Thanks! As far as lead goes, I'm not really planning on licking it, and considering the amount of lead paint that's still around (school bus yellow still has lead in it, at least as of a few years ago) I'm not too worried about living with it. As an artist I do think about keeping my health protected, but I worry a lot more about the solvents and resins I use. It is a good thing to keep in mind, though, especially if you were making something that encouraged touching more (like some sort of sculpture).
CameronSS7 years ago
I have a neighbor who is a painter, and uses that fused wax technique...he has a giant ball of wax in his studio about a foot and a half across--he says it was baseball sized when he moved there... Utterly random ramblings aside, nice Instructable! The trash-rescued Apple Performa 630CD sitting beside me on my desk still works fine, which is amazing, considering that it's spent the last 10 years or so in a fifth grade classroom (my mom's), and who knows where before that.
technoplastique (author)  CameronSS7 years ago
Those old Apples were built like tanks - I think they were really aware of how much they were used in classrooms. I think it's kind of nice to stay aware of technology past in a world where there's so much emphasis on 'the next big thing'. And I can't imagine how creepy a giant ball of wax like that could get... _
rickick8 years ago
pheer8 years ago
i have my wall of nerdiness.... a wall with like 20 oldschool motherboards hung with ...picture-hanging-nails.... it works for me, though i like the abstract artsy look you have with the background on them.... nice work
technoplastique (author)  pheer8 years ago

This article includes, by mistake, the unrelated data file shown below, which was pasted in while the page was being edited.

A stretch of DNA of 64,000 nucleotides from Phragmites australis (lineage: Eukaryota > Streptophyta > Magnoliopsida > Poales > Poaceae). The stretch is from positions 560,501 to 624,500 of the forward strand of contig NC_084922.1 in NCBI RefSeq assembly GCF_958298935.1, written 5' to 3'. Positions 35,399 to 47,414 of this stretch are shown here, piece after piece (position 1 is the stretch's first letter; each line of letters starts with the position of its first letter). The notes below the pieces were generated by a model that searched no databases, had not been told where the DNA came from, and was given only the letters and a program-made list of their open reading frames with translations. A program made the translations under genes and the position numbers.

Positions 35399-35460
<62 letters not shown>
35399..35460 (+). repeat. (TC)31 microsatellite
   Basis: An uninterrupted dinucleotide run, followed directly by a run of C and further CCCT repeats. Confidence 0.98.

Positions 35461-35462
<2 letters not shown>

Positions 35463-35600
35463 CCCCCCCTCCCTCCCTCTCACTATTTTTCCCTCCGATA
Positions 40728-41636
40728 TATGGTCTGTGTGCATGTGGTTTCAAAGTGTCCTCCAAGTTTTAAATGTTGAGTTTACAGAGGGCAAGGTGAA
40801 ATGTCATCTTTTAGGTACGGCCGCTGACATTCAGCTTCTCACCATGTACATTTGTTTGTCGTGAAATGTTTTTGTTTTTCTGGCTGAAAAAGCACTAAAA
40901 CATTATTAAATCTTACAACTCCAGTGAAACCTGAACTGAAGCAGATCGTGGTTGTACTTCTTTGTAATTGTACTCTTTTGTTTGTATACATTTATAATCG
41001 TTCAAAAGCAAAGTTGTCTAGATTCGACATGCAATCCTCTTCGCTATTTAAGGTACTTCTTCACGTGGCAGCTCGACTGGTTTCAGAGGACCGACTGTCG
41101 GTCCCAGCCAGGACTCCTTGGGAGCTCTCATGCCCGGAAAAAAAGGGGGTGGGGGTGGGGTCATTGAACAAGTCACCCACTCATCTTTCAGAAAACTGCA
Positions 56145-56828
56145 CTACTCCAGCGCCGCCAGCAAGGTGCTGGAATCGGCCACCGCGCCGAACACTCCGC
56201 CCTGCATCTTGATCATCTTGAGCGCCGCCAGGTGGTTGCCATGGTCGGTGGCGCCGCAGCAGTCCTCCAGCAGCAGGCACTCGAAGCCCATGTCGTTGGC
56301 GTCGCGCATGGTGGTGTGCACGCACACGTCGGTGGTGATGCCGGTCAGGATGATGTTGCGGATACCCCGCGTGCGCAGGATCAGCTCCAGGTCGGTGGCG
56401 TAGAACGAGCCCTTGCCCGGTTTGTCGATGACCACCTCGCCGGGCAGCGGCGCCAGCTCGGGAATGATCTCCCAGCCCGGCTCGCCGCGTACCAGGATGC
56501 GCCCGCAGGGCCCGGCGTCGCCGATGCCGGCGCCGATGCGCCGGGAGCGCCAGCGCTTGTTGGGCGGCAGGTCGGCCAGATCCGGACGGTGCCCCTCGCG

I was tempted to do what you did and just nail some parts to the wall but I'm glad I did this instead. I'm really working on doing a bunch of them in different sizes to put together on a wall together. The wall it's intended for is a blue/green color (similar to the background on this one) and very, very tall. I thought it could be a nice, updated version of the 'Victorian picture wall' idea. And thanks for the compliment ;-)
capricorn8 years ago
I like it. I remember I have somewhere the Chipset of my first Linux Server, "Vectra Sama" and thought about enbedding it in a ceramic sculpture. Would be nice :)
technoplastique (author)  capricorn8 years ago
That would be tricky - it wouldn't (probably) hold up to firing, and clay shrinks about 10 to 15 percent when it's fired so you'd have to make a place for it, then expand that space by 15 percent, then attach it after firing. Or just use polymer clay, because it would likely hold up to 275 degrees. It would probably look awesome if you could pull it off, though ;-)
It does indeed, but actually my idea was to fire up the clay to have the clay kilned right ( reduced and all) and only after that put the glazes on it and do a Raku jamming the chip in a prepared space on the sculpture. I have two major comcerns, one I do not know if the feet would hold the temperature and not melt, two if the chip can hold 900 degree C. Hummm
Mjuboy8 years ago
That looks sweet! I've got lots of old electronics lying around, I might try it.
technoplastique (author)  Mjuboy8 years ago
Thanks for the compliment and good luck on trying it!